• Polyunsaturated: The fishy ones which include the omega 3 and 6 versions that are so important for us to balance our diet. Like monounsaturated versions these fats and oils are promoted as uniquely beneficial and receive star billing on low-fat spread advertisements... but often they can be as bad for us in large quantities as anything else can be.

Things become complicated when we then look at non-natural fats, those which are the result of food manufacturing techniques leading to the production of variants known as trans fats – which are abundant in the deep-fried foods found in takeaways and the likes. These fats are definitely bad for us and are the ones we should avoid.

In their natural states though we need a balance of fats to be healthy – we just need to keep our intakes of the overly refined type to a minimum.

Here’s how to get the healthy fat that your body craves

What does history tell us?

It might seem strange to consider but up until the 1970s no-one gave fat in our diets a second thought.

I remember sitting with my Granddad on a Sunday evening eating bread with the dripping from the roast beef we had eaten at lunchtime spread thickly over and laced with pepper.

Effectively a six year old boy being fed white bread with a half inch thick layer of pure animal fat and blood jelly (now I come to write about it this doesn’t sound so good, but with a bit of pepper on it we ate like kings!)

If that scene were repeated now the welfare protection team would be swooping in to save me!

In 1983 the UK introduced guidelines on fat intake, which mirrored that from the USA in 1977, and the face of public health changed overnight – however, the report by the National Obesity Forum isn’t the only one to criticise this advice.

A very powerful piece of research from 2015(1) accused the scientists whose data supported the American action (and therefore that in the UK) of bias and misrepresentation. In short the basis for controlling fats in the diet was sharply criticised.

The biggest issue with the data was that the seven trials they used had very small cohorts, and many of the participants were already suffering heart disease before the trials commenced.

How could such poor quality research be able to influence two powerful nations and continue to be treated like the Holy Grail ever since? Well the answer to that is that this series of trials produced the outcomes which suited the political will at the time...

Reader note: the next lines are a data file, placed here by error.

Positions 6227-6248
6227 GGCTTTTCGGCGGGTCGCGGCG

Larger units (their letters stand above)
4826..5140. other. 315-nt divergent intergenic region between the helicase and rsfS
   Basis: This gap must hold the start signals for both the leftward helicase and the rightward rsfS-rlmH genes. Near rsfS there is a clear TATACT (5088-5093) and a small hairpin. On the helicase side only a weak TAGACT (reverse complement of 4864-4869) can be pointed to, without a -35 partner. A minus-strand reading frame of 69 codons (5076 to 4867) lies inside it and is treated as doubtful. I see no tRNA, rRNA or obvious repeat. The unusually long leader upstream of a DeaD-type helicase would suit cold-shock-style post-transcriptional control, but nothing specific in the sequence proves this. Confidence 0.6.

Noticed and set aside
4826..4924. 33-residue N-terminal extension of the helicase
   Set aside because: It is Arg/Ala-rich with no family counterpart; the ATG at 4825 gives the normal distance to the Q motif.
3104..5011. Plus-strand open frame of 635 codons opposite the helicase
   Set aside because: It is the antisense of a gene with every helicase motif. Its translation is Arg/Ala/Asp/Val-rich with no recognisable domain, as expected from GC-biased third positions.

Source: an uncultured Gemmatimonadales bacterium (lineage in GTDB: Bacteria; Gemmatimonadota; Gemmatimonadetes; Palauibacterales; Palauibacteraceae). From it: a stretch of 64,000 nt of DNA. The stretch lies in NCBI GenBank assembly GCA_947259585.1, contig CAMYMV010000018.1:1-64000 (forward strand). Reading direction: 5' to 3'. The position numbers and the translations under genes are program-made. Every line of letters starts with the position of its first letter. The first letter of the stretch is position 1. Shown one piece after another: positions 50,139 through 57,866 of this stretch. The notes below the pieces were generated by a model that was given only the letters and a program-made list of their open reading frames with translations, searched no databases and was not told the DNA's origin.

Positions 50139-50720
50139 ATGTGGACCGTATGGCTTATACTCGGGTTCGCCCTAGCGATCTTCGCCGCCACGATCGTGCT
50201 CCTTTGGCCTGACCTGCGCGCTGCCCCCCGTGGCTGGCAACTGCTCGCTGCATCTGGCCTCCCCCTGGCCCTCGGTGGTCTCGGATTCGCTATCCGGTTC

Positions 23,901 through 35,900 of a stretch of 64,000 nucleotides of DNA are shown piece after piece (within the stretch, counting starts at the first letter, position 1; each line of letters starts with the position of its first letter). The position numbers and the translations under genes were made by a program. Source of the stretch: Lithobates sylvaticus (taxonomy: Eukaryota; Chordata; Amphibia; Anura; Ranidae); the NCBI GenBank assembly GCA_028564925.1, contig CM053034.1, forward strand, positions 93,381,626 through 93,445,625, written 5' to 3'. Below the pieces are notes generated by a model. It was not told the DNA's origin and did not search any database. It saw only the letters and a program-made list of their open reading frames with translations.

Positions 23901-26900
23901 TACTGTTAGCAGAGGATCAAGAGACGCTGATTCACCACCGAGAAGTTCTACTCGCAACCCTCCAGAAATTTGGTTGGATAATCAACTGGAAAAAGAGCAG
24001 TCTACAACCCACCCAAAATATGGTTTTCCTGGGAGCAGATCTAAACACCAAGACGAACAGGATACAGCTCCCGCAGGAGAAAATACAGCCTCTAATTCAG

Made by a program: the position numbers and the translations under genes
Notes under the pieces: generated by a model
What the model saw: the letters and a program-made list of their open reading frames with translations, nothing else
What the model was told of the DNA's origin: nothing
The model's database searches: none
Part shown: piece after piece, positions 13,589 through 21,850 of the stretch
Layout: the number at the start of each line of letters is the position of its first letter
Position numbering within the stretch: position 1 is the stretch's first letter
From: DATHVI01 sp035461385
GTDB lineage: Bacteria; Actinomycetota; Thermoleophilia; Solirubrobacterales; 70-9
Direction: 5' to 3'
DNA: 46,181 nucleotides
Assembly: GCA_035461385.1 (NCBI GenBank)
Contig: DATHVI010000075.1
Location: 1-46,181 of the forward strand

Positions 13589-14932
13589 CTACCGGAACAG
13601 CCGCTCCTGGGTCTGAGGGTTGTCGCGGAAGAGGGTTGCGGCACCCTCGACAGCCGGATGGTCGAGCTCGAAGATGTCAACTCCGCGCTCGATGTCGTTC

...or at least the desires of those who paid to put the politicians in office, money really was at the root of this evil.
Instead of the last thirty years being devoted to supporting properly balanced meals with the correct balance of macronutrients, micronutrients and bioactive components we have been subject to a low-fat, no salt and buy-not-grow mantra.

Well having the right amount of good fat and oil is important for us all.

As I said on Friday, the fight for healthy eating is down to all of us, the proof for a balanced diet far outweighs anything that supports the zero fat argument.

Not all fats and oils are bad for us, and to simply say that we shouldn’t be eating them at all is dangerously wrong.

What we should be doing is eating the right ones in our diet and utilising the best in natural approaches to boost their effect, this is what everything I have discovered in my research tells me...

...and there is more to come!

Here’s how to turbo-charge your healthy fat intake and discover some amazing health benefits from this natural oil.

Yours, as always



(1)Harcombe, Z., Baker, J. S., Cooper, S. M., Davies, B., Sculthorpe, N., DiNicolantonio, J. J., & Grace, F. (2015). Evidence from randomised controlled trials did not support the introduction of dietary fat guidelines in 1977 and 1983: a systematic review and meta-analysis. Open heart, 2(1), e000196.